قَالُوا لَا ضَيْرَ ۖ إِنَّا إِلَىٰ رَبِّنَا مُنْقَلِبُونَ
Qālū lā dhayra innā ilā rabbanā munqalibūn
They said, ‘No harm [in that]! Indeed, we shall return to our Lord.
(Sūrat al-Shu‘arā, No.26, Āyat 50)
The recognition of truth due to hidāyah (divine guidance) can have a significant impact on the attitude of a person. It can be transformative, whether through a gradual arrival at the true understanding or an instantaneous grasp of the truth. The latter is vividly manifested in the story of the magicians in the court of Fir‘awn (Pharaoh).
The story as narrated in the Quranic chapter of al-Shu‘arā, from verses 41-51, paints a picture of men who were in awe of Pharaoh and sought to please him. These were magicians trained and knowledgeable in their field. Pharaoh used them to fool the people and strengthen his power. Now he wanted them to disprove the validity of Prophet Moses’ claim as a Messenger from God. The day chosen for the contest was a day of festival so a maximum number of people could attend.
The magicians asked for a reward before they began the contest with Nabī Musa ‘alayhis salām: Shall we have a reward if we were to be the victors?(Q 26:41). Pharaoh tells them they would receive a position close to him: Of course; and you will be among members of my inner circle (Q 26:42). When Moses was able to overcome them through the transformation of his stick into a snake the magicians realized the evident truth of his claim. They submitted immediately. This angered Pharaoh as it was an open undermining of his power over the people. He threatened them with torture and death.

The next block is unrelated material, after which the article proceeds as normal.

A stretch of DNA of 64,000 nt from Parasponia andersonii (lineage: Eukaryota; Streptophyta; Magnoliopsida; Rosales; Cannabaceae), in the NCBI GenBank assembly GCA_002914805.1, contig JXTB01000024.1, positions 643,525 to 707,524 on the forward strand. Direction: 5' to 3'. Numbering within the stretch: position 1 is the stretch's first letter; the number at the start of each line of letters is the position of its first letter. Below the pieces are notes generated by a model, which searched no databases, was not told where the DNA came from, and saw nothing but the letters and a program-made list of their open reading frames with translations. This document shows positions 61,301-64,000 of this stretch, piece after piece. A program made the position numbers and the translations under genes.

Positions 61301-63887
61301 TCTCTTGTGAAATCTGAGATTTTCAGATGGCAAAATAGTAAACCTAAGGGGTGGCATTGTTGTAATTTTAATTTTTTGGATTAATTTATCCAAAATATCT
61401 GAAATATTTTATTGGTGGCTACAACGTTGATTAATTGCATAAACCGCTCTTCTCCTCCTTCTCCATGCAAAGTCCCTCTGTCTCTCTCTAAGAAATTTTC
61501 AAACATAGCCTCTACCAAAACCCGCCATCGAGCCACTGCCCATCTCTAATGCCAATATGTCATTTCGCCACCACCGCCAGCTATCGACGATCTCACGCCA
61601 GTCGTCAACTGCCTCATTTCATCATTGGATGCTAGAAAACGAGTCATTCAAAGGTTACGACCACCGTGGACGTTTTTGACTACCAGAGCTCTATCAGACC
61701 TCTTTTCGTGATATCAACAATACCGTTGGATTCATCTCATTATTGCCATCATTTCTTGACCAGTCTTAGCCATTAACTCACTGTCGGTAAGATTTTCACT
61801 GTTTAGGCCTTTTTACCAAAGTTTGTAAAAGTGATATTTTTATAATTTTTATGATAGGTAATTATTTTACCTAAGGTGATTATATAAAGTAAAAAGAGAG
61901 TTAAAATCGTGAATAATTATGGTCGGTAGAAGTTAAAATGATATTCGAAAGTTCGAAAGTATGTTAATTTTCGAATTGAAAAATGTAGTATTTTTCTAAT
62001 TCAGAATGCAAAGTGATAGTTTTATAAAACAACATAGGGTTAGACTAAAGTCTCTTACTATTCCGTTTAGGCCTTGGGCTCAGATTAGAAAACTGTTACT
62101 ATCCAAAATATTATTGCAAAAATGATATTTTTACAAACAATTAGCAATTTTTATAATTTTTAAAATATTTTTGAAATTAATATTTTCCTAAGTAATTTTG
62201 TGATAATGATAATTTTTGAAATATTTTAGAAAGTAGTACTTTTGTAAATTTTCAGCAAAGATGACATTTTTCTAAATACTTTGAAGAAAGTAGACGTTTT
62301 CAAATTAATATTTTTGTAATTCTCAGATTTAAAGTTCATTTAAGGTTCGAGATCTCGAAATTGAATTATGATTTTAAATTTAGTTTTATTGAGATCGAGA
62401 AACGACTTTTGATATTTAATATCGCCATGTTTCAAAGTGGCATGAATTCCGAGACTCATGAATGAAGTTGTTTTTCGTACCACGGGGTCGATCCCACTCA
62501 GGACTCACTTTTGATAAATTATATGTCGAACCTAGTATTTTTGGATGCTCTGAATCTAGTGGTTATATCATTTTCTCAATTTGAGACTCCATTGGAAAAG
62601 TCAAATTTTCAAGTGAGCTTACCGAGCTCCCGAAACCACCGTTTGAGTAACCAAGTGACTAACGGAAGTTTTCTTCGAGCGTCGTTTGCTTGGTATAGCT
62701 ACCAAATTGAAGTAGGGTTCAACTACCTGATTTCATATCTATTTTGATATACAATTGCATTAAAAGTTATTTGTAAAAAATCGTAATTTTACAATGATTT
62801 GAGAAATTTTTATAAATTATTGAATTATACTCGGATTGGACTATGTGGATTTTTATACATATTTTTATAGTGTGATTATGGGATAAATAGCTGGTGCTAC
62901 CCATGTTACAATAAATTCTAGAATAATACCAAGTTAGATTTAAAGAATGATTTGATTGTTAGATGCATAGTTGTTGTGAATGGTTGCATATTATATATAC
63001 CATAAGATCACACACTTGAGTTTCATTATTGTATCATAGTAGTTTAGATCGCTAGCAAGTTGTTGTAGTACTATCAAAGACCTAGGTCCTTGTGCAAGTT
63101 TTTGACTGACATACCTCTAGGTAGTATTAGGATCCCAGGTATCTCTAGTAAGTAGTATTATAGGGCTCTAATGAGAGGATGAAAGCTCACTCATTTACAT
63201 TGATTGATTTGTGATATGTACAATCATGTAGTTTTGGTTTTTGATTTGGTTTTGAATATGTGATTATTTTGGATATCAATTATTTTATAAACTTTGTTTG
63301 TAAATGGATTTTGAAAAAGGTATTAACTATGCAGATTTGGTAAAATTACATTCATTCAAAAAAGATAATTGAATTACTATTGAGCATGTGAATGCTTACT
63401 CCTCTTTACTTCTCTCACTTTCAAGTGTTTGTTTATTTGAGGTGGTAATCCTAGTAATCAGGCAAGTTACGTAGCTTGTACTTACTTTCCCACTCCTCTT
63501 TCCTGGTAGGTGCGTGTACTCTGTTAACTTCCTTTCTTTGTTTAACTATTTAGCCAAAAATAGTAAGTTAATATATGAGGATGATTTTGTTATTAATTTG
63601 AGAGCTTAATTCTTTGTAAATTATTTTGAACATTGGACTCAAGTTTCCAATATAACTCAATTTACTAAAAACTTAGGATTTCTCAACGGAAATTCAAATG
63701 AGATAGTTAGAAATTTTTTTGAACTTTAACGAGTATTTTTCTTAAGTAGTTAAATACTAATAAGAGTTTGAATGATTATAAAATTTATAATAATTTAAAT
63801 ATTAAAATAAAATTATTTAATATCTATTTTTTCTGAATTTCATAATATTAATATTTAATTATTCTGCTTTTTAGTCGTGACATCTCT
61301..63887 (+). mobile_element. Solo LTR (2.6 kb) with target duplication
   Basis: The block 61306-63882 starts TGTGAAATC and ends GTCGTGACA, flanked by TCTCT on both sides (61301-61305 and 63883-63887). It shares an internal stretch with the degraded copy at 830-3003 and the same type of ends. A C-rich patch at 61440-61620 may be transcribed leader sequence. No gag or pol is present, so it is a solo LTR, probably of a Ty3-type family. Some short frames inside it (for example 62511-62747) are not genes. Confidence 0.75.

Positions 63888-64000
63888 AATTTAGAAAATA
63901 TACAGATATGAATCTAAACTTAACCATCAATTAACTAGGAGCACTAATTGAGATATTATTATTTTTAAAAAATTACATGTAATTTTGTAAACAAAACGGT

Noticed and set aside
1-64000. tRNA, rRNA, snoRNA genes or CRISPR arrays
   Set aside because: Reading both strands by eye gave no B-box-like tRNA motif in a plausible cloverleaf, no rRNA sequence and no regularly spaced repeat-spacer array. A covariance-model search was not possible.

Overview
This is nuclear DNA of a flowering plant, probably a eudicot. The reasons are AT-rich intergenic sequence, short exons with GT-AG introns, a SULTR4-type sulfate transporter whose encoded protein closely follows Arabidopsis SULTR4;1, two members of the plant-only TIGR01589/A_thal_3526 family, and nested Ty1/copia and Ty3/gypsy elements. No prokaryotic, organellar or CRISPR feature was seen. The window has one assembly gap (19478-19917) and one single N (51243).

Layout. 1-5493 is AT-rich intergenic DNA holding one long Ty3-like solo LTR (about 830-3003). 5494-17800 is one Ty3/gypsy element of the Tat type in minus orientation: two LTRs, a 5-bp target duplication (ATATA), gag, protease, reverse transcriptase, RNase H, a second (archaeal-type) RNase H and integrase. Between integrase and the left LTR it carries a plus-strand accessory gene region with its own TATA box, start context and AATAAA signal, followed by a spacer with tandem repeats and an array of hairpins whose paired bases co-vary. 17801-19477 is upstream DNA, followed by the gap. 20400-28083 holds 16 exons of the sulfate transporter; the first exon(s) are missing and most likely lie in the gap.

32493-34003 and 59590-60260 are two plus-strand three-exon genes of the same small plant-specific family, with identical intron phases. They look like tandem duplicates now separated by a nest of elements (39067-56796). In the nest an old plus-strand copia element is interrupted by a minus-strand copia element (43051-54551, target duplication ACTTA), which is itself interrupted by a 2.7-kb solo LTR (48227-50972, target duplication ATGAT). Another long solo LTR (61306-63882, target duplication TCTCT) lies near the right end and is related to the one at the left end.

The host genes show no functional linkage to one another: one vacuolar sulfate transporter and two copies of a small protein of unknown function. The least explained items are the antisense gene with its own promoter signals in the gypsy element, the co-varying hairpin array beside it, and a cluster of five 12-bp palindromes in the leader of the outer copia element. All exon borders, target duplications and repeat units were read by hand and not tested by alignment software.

The reply of the magicians is intriguing. ‘No harm’ they say. The words ‘la-dhayr’ can mean no matter, not important, it’s fine. Why the threats don’t matter to them is revealed in the words after it, ‘we shall return to our Lord’. Anticipation of the Return to the Lord cancels out the negativity of the process, including torture, they may face before it. The worldly threats cannot affect them in their life in the Hereafter. According to Agha Muhsin Qarā’atī the words ‘la-dhayr’ show that:
a. Faith in the Hereafter changes the horizons of thought.
b. Going back to Allah ‘azza wa-jall through martyrdom is not harm or destruction.
c. Faith through recognition of truth steels the resolve and makes a person immune to fear of others
This verse shows an amazing transformation in the attitude of the magicians. From wanting to please Pharaoh and gaining reward from him, they switch to an eager desire to return to the true Lord and a complete disregard for what Pharaoh thinks about them and threatens them with. They understand that the pain they may go through is fleeting while the pleasure and reward of Allah subhānahu wa-ta‘āla is eternal. The recognition of truth could have been brought about by the natural and inherent instinct that was lying dormant within them. It came out in full force at the witnessing of the miracle. It could also be because these were educated and knowledgeable people who could see the difference between the tricks they themselves played and the divinely gifted miracle that Prophet Moses performed. Thus the story shows the importance of inclining towards natural instincts and seeking knowledge. Both play a vital role in the recognition of truth.
Recite this verse to remind yourself that nothing can be of harm so long as you return to Allah having believed in and submitted to Him. That is a lesson from the magicians of Pharaoh.
Sources: ‘Allāmah Muhammad Husayn Tabātabā’ī, Tafsīr al-Mīzān; Agha Muhsin Qarā’atī, Tafsīr Nūr; http://www.alketab.org/